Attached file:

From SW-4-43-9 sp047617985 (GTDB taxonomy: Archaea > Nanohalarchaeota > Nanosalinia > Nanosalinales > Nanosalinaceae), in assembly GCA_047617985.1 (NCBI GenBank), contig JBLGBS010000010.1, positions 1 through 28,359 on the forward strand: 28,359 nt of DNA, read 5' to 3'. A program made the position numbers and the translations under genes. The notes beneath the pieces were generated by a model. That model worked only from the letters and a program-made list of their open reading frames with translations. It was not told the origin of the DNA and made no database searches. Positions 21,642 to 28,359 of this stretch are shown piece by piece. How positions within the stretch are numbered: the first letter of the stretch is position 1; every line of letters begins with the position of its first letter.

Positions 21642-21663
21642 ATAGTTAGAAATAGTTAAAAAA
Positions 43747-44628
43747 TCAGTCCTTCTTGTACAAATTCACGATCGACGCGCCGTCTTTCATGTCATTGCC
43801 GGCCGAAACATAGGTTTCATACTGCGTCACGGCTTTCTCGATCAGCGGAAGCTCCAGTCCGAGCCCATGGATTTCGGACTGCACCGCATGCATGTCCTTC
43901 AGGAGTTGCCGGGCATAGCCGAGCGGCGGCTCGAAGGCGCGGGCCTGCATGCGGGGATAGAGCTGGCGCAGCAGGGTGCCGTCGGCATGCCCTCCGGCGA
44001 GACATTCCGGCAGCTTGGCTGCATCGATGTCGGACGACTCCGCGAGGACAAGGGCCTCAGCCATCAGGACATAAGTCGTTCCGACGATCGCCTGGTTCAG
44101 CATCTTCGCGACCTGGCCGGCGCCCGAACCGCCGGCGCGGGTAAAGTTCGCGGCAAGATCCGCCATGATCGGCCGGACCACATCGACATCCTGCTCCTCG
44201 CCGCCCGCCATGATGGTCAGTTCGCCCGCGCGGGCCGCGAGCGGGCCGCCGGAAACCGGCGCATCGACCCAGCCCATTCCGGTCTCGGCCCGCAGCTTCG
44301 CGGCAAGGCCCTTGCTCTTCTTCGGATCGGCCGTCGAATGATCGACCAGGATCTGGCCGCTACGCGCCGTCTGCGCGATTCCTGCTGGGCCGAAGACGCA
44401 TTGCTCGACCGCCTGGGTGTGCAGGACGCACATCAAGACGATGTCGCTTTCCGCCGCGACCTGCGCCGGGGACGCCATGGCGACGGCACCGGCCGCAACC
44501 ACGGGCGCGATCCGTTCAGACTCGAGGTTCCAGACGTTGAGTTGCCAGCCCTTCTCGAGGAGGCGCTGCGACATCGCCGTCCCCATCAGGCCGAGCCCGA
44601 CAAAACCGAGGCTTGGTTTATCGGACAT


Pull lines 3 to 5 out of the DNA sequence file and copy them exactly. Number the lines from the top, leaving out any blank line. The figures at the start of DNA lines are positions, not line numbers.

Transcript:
21642 ATAGTTAGAAATAGTTAAAAAA
Positions 43747-44628
43747 TCAGTCCTTCTTGTACAAATTCACGATCGACGCGCCGTCTTTCATGTCATTGCC